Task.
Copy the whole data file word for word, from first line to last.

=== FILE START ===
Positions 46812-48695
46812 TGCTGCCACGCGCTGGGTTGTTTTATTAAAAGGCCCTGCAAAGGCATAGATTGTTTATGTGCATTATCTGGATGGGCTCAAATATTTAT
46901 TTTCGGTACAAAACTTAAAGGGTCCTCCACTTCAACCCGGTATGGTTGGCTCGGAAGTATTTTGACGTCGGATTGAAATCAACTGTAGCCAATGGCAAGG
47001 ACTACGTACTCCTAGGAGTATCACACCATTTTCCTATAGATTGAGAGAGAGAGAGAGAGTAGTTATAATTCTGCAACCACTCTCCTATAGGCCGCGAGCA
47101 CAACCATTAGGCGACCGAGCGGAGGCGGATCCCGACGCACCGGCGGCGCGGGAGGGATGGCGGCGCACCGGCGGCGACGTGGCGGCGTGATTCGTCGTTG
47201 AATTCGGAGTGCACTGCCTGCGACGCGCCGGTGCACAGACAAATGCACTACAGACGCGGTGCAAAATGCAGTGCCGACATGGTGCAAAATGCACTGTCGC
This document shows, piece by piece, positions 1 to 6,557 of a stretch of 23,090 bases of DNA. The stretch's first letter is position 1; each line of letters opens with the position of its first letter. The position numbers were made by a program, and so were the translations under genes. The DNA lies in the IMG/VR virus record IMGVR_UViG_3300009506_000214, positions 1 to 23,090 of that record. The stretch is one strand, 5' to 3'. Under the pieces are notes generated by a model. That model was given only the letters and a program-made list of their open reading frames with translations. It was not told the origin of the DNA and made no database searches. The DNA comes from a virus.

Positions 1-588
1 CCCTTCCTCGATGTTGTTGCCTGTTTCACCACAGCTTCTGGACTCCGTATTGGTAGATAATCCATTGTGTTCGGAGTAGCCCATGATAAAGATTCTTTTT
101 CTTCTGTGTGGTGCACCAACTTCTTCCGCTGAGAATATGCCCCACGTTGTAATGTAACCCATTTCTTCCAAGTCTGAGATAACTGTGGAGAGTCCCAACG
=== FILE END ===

Positions 46812-48695
46812 TGCTGCCACGCGCTGGGTTGTTTTATTAAAAGGCCCTGCAAAGGCATAGATTGTTTATGTGCATTATCTGGATGGGCTCAAATATTTAT
46901 TTTCGGTACAAAACTTAAAGGGTCCTCCACTTCAACCCGGTATGGTTGGCTCGGAAGTATTTTGACGTCGGATTGAAATCAACTGTAGCCAATGGCAAGG
47001 ACTACGTACTCCTAGGAGTATCACACCATTTTCCTATAGATTGAGAGAGAGAGAGAGAGTAGTTATAATTCTGCAACCACTCTCCTATAGGCCGCGAGCA
47101 CAACCATTAGGCGACCGAGCGGAGGCGGATCCCGACGCACCGGCGGCGCGGGAGGGATGGCGGCGCACCGGCGGCGACGTGGCGGCGTGATTCGTCGTTG
47201 AATTCGGAGTGCACTGCCTGCGACGCGCCGGTGCACAGACAAATGCACTACAGACGCGGTGCAAAATGCAGTGCCGACATGGTGCAAAATGCACTGTCGC
This document shows, piece by piece, positions 1 to 6,557 of a stretch of 23,090 bases of DNA. The stretch's first letter is position 1; each line of letters opens with the position of its first letter. The position numbers were made by a program, and so were the translations under genes. The DNA lies in the IMG/VR virus record IMGVR_UViG_3300009506_000214, positions 1 to 23,090 of that record. The stretch is one strand, 5' to 3'. Under the pieces are notes generated by a model. That model was given only the letters and a program-made list of their open reading frames with translations. It was not told the origin of the DNA and made no database searches. The DNA comes from a virus.

Positions 1-588
1 CCCTTCCTCGATGTTGTTGCCTGTTTCACCACAGCTTCTGGACTCCGTATTGGTAGATAATCCATTGTGTTCGGAGTAGCCCATGATAAAGATTCTTTTT
101 CTTCTGTGTGGTGCACCAACTTCTTCCGCTGAGAATATGCCCCACGTTGTAATGTAACCCATTTCTTCCAAGTCTGAGATAACTGTGGAGAGTCCCAACG